Friday, July 20, 2012

Clueless About The Logistics of Air Travel To The Philippines


Well, this is it. The flights have been reserved and tickets bought. All I have to do is pack my bags and go. Well, after I make an additional booking for the airport shuttle. Why do I have to make this trip? This is not a vacation and I’ll be in and out in less than a week not counting travel time. I’m going to be visiting my ailing mother in the Philippines (more on this later) whom I haven’t seen since my father’s funeral. Before all the airline bookings, I learned quite a few things.
 I don’t travel very much. In fact the last time was 11 years ago and before 9-11. Oh boy, have things changed and I’ve been struck clueless. First I discovered that there is hardly if any ticket price difference between using a travel agent, internet sites like Kayak or Expedia, or an airlines’ website. It used to be you could get the discounted bulk rates through a travel agent. Nowadays those prices are all over the web. In the U.S, the law now requires that all advertised prices must include taxes and fees, which I think is good so you know what your real total is. For example, the ticket I bought cost $630 before taxes and fees and $1070 after. That even includes a fuel surcharge fee. There is no similar law in the Philippines however. When I was researching prices, I was able to find a much reduced one way promo rate for one of the domestic airlines there. Much to my surprise, the taxes and fees cost more than the promo rate. We’re not even talking about the terminal fee that the airports require you to pay at the gate. You cannot prepay that one.
I didn’t get the lowest possible plane fare because I had to consider the logistics of my travel. The cheapest fare required an overnight stay in Hawaii both coming and going and if you have to stay in a hotel, that expense eliminates what you save on the plane fare. Other lower fares involved long layovers – as much as 12 hours, between Manila and my destination which is Zamboanga. So I had to find something with a layover of about  4 hours. I’m just hoping none of the flights are delayed so I don’t miss my connections.
Then there are these other optional cost considerations: baggage fee other than what you carry on, seat choice fee, travel insurance fee, excess baggage fee. It’s almost like getting a mortgage with all these fees!
Buying the Los Angeles to Manila ticket was no problem. I booked directly through the Korean Airlines website which quoted the same price as Kayak.com and the travel agent I talked to. Booking the domestic flight via the Cebu Pacific website was more problematic. By the way, the reason why I did two separate bookings instead of having a travel website figure it all out is because you can find cheaper domestic fares that way and a flight time that may be more advantageous to your schedule. That all looks good on paper and in perfect world without flight delays. So back to the Cebu Pacific booking. I entered all the necessary information and everything was okay until I tried paying for it with my U.S. credit card. Their system was not able to process the transaction. I tried another credit card with the same result and even tried paying in pesos with the credit card company doing the conversion (the credit card company conversion was a few dollars lesser). No cigar on any of my attempts. Meanwhile  the credit card company alerted me for possible fraudulent activities via email and I had to call them to let them know that I indeed made those transactions. I really wanted to get that promo rate before it sold out and since my brother lives in the Philippines, I asked him a favor of booking the domestic flights for me.  He was able to take care of that easily since he was very familiar with the system there. Much thanks again Larry J. Oh, and he also alerted me to the fact that the Ninoy Aquino International Airport now has three terminals. I only knew of one last time I was there. Thanks to the internet, I found out the layout of the three terminals and how to get from one to the other. So that takes care of all the flying concerns. I haven’t even started yet and boy, do my arms already feel tired (old bad joke).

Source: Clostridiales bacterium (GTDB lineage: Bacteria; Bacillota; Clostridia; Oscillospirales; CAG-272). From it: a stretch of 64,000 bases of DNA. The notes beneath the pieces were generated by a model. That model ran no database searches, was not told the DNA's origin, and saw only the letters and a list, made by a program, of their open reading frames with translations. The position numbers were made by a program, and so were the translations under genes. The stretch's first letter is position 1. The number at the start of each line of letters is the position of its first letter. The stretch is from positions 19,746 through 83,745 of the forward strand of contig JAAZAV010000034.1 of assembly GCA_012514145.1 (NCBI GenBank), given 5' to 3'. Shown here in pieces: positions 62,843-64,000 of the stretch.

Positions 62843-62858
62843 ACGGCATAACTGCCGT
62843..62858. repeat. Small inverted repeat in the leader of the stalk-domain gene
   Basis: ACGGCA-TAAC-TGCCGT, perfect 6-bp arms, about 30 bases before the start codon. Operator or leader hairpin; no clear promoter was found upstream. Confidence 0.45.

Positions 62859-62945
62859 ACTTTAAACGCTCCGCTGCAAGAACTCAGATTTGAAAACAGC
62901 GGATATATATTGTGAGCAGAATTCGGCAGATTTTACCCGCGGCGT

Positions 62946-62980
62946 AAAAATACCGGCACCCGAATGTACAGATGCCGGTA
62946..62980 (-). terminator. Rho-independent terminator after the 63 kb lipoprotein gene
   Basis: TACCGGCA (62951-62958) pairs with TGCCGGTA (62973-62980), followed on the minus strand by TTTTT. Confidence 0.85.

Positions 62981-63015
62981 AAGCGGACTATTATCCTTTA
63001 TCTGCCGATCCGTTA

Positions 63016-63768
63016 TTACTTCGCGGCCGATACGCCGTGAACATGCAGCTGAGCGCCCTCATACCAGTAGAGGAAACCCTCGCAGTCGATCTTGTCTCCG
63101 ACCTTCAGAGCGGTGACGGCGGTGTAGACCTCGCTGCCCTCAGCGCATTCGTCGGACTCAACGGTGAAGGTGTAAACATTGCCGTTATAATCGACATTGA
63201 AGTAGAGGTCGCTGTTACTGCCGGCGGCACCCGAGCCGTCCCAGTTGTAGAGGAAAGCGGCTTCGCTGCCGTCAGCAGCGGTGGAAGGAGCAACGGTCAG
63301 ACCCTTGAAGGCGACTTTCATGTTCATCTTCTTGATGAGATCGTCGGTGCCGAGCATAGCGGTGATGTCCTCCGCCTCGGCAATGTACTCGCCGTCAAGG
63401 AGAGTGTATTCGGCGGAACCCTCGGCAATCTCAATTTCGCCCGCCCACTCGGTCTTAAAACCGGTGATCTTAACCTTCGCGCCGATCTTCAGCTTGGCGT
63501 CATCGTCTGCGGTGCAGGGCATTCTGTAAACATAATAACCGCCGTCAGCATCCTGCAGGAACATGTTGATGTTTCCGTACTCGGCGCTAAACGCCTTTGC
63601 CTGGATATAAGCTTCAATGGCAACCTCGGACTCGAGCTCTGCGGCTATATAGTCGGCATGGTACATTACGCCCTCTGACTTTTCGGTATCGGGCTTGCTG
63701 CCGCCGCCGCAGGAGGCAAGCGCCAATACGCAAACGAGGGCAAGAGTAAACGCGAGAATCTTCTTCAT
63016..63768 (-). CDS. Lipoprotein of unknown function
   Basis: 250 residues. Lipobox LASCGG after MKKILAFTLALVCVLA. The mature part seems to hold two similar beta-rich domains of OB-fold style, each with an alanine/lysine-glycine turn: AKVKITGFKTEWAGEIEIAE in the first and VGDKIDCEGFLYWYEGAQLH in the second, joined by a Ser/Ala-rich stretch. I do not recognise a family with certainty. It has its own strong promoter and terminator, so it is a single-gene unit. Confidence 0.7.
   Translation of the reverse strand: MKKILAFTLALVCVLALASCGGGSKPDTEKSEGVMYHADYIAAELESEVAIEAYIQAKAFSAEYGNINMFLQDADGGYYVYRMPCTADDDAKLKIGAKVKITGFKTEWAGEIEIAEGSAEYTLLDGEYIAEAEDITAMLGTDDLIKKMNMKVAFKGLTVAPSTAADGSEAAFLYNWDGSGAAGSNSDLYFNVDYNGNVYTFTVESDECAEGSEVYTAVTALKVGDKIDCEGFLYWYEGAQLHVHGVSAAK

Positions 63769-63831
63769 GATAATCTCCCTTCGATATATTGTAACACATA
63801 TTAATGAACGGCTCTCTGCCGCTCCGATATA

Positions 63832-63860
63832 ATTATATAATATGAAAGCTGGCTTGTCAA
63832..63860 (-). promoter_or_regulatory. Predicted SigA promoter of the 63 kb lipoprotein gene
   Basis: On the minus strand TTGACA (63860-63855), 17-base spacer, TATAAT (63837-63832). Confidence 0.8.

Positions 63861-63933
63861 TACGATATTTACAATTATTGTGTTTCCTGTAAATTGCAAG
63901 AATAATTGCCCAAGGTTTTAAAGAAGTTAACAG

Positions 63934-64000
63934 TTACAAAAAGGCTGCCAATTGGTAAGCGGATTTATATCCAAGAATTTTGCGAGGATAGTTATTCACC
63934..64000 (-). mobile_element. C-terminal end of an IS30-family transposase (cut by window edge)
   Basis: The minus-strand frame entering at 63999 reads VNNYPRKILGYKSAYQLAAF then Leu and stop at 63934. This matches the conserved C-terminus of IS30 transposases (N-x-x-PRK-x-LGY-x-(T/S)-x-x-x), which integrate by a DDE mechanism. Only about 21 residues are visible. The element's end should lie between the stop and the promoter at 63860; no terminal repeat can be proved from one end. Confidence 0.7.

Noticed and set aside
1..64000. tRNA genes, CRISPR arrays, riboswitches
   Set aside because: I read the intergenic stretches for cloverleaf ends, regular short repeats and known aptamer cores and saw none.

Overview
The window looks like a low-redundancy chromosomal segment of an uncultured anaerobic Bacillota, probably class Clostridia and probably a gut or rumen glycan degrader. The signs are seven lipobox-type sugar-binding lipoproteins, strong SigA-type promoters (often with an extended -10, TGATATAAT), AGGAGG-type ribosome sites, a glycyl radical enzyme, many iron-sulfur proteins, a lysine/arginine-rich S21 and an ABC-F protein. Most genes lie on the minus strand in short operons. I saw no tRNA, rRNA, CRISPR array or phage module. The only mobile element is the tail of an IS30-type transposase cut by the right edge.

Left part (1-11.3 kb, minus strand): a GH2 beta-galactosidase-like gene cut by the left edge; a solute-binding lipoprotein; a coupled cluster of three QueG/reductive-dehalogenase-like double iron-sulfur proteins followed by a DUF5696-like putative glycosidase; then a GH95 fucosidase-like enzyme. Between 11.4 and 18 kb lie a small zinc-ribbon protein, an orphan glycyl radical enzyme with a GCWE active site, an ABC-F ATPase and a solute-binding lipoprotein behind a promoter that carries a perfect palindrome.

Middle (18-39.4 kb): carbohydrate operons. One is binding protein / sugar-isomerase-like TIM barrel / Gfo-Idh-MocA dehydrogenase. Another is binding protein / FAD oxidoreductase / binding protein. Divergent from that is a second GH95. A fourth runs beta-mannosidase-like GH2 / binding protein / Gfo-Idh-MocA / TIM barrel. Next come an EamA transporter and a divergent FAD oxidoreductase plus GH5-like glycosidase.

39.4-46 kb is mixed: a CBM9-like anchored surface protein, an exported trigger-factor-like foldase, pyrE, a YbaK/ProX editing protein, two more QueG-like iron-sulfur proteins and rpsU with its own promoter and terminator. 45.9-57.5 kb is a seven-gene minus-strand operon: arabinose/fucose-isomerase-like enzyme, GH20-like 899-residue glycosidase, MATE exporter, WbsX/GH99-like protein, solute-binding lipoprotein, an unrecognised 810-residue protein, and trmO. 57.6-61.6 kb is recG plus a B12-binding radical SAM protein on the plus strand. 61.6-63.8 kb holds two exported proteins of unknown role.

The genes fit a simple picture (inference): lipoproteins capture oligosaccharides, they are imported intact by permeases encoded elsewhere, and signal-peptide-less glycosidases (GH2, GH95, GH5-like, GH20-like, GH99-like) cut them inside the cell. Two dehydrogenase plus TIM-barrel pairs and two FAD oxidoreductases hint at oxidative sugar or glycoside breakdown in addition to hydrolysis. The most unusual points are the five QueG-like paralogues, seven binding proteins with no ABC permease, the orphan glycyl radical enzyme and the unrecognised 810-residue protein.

The last time I traveled to the Philippines, I didn’t have to concern myself about charging electronic items because I didn’t have any. With at least a cellphone and a netbook I plan to bring, and owing to my clueless nature, I thought I had to bring a transformer or power converter too. Wrong on that count. I checked with the president of our running club who travels a lot and he enlightened me to the fact that the chargers that come with electronic devices nowadays have built in converters. Indeed when I checked the very fine print on these chargers with a magnifying lens, I saw that they could be used between 100 to 240 volts. That’s one less thing to worry about and I don’t even have to bring plug adapters since the Philippines uses the same two prong plugs that the U.S. does.
I think I might still have a dollar’s worth in Philippine pesos lying around. And now it’s time to dig out my old suitcase, passport, and review the TSA guidelines…

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3 comments:

larrydlp said...

See you soon :)

Hassan Ashraf said...

Thanx for sharing these useful tricks about traveling...
keep sharing this precious knowledge...
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iffatali said...

I travel a lot; I hate having my life disrupted by routine.
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